Tuesday 31 August 2010

The Exhaustive Guide to the BBC Handbook #2

There's going to be a bit of a jump now, as the records are a little scanty for the 1945-1961 period. Basically, I don't have any of these editions, and the ones I've seen were all sans dust jackets so the earliest one I have post-war is...

...which isn't too bad really, is it? An uncredited design which highlights the brand and gives us a little Beyond the Fringe-era colour (unlike television itself). Five out of ten. Things get a little more exciting next year.

A bit of uncredited, proto-Vision On scattiness for 1963. I especially like the signal effect crackling across the middle of the page. It says 'white heat and activity', giving a bit of dynamism to the whole affair. Six out of ten. But then ...

Here we are in 1964, the year in which we got Harold and his New Britain. This cover shows the BBC becoming aware of itself as a brand. "Look, here's what we can do..." and there's a lovely mast on the right beaming it all out as well. This blocky, diagonally-divided look works really well - I can imagine this being used as the test card, or materialising through the snow just as close down begins. Seven out of ten.

The Exhaustive Guide to the BBC Handbook #1

The BBC Handbook is rather a dry read - some opening comments, mission statements, rules and regulations, addresses etc etc, enlivened only by the odd picture of a programme being made, or a promotional still. Or the cover. Using the Between Channels archive, let us have a look at the evolution of the BBC Handbook cover - who knows, perhaps it will uncover something about the changing nature of the Beeb itself, or how commercial art / graphic design has evolved through the years? Or maybe there'll be a photograph from the set of Cheggers Plays Pop?

Lets kick off with the earliest handbook I could find. Freed from its acid-free cardboard box for the first time in 15 years ...

Well, so far so Reithian, with a nice granulated cover and coat of arms. It looks like something a First World War officer may have taken into the trenches. The keyword is 'gravitas'. But its not all work, work, work ...

From the days when radios were put together by wealthy, handy men and listening to a weak signal from Fiume was the highlight of the listening day, this bookmark will help you convert metres to kilocycles. I'll bet none of the A* graded pupils of today would be able to do that. For that insert alone, I award the 1928 Handbook 6 out of a possible 10. Originally there were some rather flashy dust-jackets, which would probably give a higher final mark but I can only work with the tools I have available.

The Brian Wilde Season on Sheffield Cablevision #1

There's something about the sheer, visceral nature of old PIFs that make them truly compelling viewing. The piercing screams, the smouldering acrylic polo necks and anoraks, the murky backgrounds ... they have an artlessness that is jarring in today's era of viral adverts and marketing-driven blandness. In addition, it's good to see that someone cared about you - children today wouldn't be warned on prime-time television about the danger of power lines (although to be fair not that many modern children would attempt to launch their steel-masted yacht on a canalside - it's all carbon fibre these days).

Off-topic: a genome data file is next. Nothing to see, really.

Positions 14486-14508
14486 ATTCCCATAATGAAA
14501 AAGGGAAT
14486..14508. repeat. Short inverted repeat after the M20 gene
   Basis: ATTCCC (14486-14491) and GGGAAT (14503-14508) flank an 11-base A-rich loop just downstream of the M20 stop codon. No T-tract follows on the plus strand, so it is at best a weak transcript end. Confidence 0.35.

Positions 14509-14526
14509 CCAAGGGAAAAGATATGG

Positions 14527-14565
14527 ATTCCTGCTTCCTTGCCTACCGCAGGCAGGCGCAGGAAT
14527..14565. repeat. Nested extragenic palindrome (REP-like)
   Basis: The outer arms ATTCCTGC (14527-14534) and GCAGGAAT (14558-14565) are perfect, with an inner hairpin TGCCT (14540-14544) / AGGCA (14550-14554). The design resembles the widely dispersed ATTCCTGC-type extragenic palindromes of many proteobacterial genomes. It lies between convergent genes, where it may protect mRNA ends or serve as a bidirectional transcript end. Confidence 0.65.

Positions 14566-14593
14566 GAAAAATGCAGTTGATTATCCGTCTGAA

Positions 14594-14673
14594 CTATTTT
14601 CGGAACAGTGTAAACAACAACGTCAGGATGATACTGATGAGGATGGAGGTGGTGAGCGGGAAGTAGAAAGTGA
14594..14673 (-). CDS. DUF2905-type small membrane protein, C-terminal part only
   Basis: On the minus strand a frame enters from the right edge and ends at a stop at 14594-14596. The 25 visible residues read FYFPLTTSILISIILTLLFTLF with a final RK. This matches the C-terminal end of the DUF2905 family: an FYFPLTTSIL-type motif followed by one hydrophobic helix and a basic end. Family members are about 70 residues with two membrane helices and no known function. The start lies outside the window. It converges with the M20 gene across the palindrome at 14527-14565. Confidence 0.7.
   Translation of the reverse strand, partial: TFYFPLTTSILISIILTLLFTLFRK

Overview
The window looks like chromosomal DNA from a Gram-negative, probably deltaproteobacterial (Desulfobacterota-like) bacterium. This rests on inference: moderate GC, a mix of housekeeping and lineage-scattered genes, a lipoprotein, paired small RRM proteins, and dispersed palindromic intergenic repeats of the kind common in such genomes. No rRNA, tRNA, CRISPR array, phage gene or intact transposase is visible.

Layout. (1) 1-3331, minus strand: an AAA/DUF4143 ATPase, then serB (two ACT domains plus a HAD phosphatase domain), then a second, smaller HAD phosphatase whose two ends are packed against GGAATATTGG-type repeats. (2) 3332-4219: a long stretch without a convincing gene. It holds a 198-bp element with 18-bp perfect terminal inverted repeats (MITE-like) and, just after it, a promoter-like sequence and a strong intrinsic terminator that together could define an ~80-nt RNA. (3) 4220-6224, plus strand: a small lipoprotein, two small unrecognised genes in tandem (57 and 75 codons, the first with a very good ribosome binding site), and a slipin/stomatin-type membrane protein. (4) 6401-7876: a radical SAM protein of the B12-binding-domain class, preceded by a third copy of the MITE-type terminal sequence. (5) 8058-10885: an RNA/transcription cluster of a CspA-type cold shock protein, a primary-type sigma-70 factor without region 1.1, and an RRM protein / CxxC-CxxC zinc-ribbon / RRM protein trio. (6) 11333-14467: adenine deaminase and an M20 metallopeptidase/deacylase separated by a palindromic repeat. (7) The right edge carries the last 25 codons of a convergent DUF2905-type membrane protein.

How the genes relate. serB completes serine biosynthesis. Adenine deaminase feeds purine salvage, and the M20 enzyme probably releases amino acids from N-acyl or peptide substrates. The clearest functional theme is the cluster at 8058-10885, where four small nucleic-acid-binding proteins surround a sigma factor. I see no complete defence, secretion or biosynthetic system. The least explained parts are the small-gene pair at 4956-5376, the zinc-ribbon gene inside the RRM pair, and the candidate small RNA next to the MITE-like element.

The presence of the late Brian Wilde on narration duties adds a certain urgency to the message - as if Foggy was just off camera, vigorously jabbing his walking stick at the young yachtsmen and fisher-folk before regaling them with a made-up war story.

Wednesday 25 August 2010

Apocalypse at Rotherham Station

The building with the wonderful chimney-tree is next to Rotherham station, and was part of a canalside bar which had a barge available for 'drinking and cavorting'. The barge is still there, playing host only to rats and weed-smoking urban fishermen.

VHS Guerillas

Thursday 19 August 2010

City Scene

The Cotswold Tape Recording Society

Cotswold Characters (Saydisc, 1972)

'In May of 1960, a group of amateurs formed the Cotswold Tape Recording Society and one of its earliest activities was the production of a programme of entertainment for local hospitals.

... In general there are two distinct voices: a high-pitched head-voice (exemplified here by Miss Amy Cook) and a more guttural chest-voice as demonstrated by Don Ellis.

With people like these an era will pass away yet, through the magnetic memory of the tape-recorder, their speech can still be heard and bring back the past."

Sunday 15 August 2010

Platform Guard

A buxom guardian found at Sheffield station, a Wilson-era Green Woman staring out at the commuters.

Sunday 1 August 2010

Municipal Library

'..the stone cliffs above the tideline of the Mall, the twisted steel skeleton that had been New Zealand House, the heaped bodies along Whitehall..'